What Is Deferred Income Tax?
A deferred income tax is a liability recorded on a balance sheet resulting from a difference in income recognition between tax laws and the company’s accounting methods. For this reason, the company’s payable income tax may not equate to the total tax expense reported.
The total tax expense for a specific fiscal year may be different than the tax liability owed to the Internal Revenue Service (IRS) as the company is postponing payment based on accounting rule differences.
- Deferred income tax is a result of the difference in income recognition between tax laws (i.e., the IRS) and accounting methods (i.e., GAAP).
- Deferred income tax shows up as a liability on the balance sheet.
- The difference in depreciation methods used by the IRS and GAAP is the most common cause of deferred income tax.
- Deferred income tax can be classified as either a current or long-term liability.
Deferred Income Tax
Understanding Deferred Income Tax
Generally accepted accounting principles (GAAP) guide financial accounting practices. GAAP accounting requires the calculation and disclosure of economic events in a specific manner. Income tax expense, which is a financial accounting record, is calculated using GAAP income.
In contrast, the IRS tax code specifies special rules on the treatment of events. The differences between IRS rules and GAAP guidelines result in different computations of net income, and subsequently, income taxes due on that income.
Situations may arise where the income tax payable on a tax return is higher than the income tax expense on a financial statement. In time, if no other reconciling events happen, the deferred income tax account would net to $0.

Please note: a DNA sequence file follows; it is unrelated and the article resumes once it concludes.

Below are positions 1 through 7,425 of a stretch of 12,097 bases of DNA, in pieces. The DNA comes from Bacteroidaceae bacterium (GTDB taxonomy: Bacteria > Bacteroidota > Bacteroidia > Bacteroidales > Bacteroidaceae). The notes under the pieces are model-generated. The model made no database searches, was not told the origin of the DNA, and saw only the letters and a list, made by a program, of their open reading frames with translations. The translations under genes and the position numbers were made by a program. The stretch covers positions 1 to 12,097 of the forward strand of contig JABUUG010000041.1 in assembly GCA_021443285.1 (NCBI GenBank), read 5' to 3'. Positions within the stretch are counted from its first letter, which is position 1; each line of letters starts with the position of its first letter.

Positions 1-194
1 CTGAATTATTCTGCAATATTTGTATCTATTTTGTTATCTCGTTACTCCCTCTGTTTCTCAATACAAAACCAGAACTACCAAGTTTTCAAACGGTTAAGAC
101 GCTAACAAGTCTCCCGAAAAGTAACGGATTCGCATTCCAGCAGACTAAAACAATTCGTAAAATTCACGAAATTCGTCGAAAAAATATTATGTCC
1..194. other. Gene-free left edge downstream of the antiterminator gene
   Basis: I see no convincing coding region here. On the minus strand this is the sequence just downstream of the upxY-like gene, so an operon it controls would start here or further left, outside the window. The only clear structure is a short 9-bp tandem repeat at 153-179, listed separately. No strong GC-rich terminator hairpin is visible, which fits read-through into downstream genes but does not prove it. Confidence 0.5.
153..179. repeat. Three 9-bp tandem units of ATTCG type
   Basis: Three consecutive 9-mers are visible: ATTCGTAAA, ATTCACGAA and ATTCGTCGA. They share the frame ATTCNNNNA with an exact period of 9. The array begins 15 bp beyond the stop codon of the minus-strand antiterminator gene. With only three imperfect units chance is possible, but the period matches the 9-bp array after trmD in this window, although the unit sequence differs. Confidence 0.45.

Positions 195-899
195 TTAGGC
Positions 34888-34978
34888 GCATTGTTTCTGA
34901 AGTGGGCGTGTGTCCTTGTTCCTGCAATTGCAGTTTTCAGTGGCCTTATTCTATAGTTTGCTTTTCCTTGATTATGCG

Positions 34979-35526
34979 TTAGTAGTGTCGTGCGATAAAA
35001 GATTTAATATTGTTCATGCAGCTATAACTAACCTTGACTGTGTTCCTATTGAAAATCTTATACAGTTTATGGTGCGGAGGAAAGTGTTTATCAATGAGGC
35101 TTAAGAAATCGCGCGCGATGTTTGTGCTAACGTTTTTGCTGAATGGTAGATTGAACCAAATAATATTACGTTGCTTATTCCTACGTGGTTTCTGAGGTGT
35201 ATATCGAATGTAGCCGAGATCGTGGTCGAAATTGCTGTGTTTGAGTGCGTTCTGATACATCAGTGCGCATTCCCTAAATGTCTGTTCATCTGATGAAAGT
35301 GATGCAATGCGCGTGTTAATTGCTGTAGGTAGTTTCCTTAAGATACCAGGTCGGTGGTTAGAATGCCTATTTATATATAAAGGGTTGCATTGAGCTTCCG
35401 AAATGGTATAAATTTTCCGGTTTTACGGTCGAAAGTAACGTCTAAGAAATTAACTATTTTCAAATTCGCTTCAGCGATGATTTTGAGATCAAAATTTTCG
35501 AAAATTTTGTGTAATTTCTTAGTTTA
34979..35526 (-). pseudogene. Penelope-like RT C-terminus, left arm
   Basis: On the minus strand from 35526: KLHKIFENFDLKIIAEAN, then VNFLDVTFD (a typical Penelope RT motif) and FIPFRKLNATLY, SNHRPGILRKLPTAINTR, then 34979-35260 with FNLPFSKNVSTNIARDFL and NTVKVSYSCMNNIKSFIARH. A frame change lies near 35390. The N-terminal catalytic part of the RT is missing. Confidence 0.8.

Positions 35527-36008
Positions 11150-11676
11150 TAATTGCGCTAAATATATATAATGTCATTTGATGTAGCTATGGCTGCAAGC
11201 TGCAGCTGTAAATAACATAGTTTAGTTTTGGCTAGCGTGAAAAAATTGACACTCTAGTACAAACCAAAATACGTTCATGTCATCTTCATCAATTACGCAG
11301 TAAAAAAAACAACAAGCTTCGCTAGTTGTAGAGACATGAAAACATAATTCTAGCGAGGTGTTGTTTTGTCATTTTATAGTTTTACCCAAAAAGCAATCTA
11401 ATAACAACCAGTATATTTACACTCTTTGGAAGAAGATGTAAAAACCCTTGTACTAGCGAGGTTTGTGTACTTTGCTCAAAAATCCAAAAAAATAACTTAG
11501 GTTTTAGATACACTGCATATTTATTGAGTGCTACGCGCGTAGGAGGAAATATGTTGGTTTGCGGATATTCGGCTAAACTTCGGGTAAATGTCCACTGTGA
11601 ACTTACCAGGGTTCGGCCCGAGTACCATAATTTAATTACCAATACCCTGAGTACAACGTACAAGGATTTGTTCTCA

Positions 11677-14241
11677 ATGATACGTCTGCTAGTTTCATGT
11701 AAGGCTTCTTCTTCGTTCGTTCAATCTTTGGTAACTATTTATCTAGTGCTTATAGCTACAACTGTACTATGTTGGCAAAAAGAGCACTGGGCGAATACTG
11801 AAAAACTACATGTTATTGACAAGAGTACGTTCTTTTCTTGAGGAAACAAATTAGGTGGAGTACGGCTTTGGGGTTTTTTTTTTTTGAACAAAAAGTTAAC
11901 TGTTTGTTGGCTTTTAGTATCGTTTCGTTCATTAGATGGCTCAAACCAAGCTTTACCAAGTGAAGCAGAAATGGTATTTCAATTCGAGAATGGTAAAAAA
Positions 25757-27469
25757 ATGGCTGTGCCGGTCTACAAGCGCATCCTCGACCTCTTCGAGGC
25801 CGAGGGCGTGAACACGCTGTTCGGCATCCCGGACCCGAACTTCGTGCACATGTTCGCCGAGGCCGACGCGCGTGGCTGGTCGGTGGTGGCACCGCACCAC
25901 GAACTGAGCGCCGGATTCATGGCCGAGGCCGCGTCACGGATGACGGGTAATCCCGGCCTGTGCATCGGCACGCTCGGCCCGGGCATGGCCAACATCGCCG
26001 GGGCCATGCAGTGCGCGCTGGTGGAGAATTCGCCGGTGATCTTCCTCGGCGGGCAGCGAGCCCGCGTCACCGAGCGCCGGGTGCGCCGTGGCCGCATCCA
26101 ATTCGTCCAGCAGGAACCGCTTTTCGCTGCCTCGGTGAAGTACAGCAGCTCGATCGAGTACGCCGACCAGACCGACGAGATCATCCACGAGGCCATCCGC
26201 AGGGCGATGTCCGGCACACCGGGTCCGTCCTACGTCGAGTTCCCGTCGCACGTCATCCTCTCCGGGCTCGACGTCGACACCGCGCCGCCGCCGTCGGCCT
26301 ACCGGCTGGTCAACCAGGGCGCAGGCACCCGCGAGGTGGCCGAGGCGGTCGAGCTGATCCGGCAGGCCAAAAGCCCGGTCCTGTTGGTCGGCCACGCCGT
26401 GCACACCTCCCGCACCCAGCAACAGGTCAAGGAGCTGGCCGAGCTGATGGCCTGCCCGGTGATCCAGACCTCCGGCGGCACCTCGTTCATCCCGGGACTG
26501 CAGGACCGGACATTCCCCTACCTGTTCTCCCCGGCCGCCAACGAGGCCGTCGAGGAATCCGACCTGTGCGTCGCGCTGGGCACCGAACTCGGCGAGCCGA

However, without a deferred income tax liability account, a deferred income tax asset would be created. This account would represent the future economic benefit expected to be received because income taxes charged were in excess based on GAAP income.
Examples of Deferred Income
The most common situation that generates a deferred income tax liability is from differences in depreciation methods. GAAP guidelines allow businesses to choose between multiple depreciation practices. However, the IRS requires the use of a depreciation method that is different from all the available GAAP methods.
For this reason, the amount of depreciation recorded on a financial statement is usually different than the calculations found on a company’s tax return. Over the life of an asset, the value of the depreciation in both areas changes. At the end of the life of the asset, no deferred tax liability exists, as the total depreciation between the two methods is equal.
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